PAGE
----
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Harare residents plot garbage blockade


HARARE residents have threatened to block garbage collection in the city to stall the controversial Pomona waste management deal.

The Geogenix BV-run US$340 million project is sustained by processing waste into energy and charging Harare City Council US$22 000 per day to dump refuse at Pomona, a dumpsite owned by the council.

Yesterday, the Information for Development Trust (IDT) and the Harare Residents Trust petitioned Harare City Council over the costly deal.

HRT chairperson Precious Shumba handed the petition to Harare mayor Jacob Mafume, demanding that the local authority should engage Geogenix BV to re-negotiate the terms of the contract to avoid loss of public funds.

Despite public outcry over the controversial deal, Local Government minister July Moyo insists that it must go ahead, while Mafume has ordered its cancellation.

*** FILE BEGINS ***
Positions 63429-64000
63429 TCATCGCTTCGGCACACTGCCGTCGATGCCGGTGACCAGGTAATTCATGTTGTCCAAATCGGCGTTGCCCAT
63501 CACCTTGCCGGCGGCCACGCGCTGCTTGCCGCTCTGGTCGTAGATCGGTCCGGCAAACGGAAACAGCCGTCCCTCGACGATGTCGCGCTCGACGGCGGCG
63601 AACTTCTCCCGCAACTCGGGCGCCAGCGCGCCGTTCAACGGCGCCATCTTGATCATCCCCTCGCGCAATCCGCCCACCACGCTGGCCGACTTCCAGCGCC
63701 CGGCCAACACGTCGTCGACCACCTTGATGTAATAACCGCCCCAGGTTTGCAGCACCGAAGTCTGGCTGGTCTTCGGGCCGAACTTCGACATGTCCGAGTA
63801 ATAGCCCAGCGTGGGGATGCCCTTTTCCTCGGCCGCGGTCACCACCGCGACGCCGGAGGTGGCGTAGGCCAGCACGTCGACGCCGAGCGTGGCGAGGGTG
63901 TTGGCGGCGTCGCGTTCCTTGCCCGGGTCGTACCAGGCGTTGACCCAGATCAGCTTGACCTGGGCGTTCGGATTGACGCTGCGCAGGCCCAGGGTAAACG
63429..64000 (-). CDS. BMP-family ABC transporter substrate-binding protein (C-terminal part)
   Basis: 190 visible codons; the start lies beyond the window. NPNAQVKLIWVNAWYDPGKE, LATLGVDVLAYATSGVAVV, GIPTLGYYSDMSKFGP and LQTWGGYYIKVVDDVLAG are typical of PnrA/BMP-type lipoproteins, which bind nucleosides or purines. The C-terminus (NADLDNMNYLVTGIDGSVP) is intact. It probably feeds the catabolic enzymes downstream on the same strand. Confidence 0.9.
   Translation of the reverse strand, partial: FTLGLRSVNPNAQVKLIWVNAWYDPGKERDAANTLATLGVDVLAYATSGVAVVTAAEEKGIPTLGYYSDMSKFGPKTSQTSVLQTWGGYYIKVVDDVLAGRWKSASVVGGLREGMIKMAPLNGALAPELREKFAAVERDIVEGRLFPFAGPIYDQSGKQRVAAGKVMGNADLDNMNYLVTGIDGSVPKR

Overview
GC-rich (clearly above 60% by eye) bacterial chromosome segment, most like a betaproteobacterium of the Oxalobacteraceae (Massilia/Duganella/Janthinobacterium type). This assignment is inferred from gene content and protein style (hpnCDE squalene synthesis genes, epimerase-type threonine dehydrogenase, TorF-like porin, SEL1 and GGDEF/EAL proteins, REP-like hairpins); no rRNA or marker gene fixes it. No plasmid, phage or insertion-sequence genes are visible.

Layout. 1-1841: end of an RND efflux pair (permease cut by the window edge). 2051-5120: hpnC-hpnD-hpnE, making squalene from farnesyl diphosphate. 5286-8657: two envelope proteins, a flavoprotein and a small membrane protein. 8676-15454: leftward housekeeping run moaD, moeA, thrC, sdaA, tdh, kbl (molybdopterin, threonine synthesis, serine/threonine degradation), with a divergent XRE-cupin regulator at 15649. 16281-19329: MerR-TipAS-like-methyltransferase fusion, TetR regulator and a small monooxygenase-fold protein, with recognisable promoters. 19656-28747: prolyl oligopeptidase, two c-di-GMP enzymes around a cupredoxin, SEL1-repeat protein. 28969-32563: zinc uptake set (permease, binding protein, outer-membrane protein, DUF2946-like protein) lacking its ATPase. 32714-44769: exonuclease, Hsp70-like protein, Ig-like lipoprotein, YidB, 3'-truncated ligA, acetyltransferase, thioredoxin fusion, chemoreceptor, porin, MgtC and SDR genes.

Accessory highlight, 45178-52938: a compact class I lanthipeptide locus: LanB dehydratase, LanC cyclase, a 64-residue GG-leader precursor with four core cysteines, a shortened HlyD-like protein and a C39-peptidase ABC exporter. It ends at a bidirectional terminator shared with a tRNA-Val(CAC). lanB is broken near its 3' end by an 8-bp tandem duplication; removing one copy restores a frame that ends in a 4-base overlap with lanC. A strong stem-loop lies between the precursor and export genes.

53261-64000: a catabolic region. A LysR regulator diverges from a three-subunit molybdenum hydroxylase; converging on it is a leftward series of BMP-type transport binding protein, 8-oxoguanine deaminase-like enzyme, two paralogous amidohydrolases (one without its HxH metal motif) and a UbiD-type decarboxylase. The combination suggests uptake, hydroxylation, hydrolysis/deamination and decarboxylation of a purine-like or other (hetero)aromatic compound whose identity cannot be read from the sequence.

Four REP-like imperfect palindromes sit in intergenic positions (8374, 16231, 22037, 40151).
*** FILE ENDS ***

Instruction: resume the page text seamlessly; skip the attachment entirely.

Shumba said residents agreed to stop Harare City Council from collecting garbage in their wards.

“We are going to stop the collection of garbage in our wards, and we are going to keep our garbage and Harare City Council should not use the vehicles we are buying as ratepayers to collect waste.  We have over 5 000 residents who have signed the petition,” Shumba said.

Residents said any councillor who provided vehicles to complement refuse collection in their respective wards would be forced to foot the bill.

“Any councillor who provides vehicles to complement council in refuse collection in their respective wards should pay the same amount the City of Harare is being charged by Geo Pomona Waste Management (Pvt) Limited to dispose of garbage at the Pomona Dumpsite until such a time the contract agreement is adjusted to reflect the interests of the residents of Harare,” the petition read.

“Initiate a deliberate democratic process on the Pomona Waste to Energy Project to give the residents of Harare an opportunity to input into the process by creating adequate spaces for consultation, valuing, transparency and accountability.”

Residents said the Pomona deal exposed corrupt tendencies in the country.

“Have you heard of a deal where a landlord will pay his tenant?... We are demanding our dumpsite back,” Shumba said, describing the project as a “bad deal” which would not benefit Harare.

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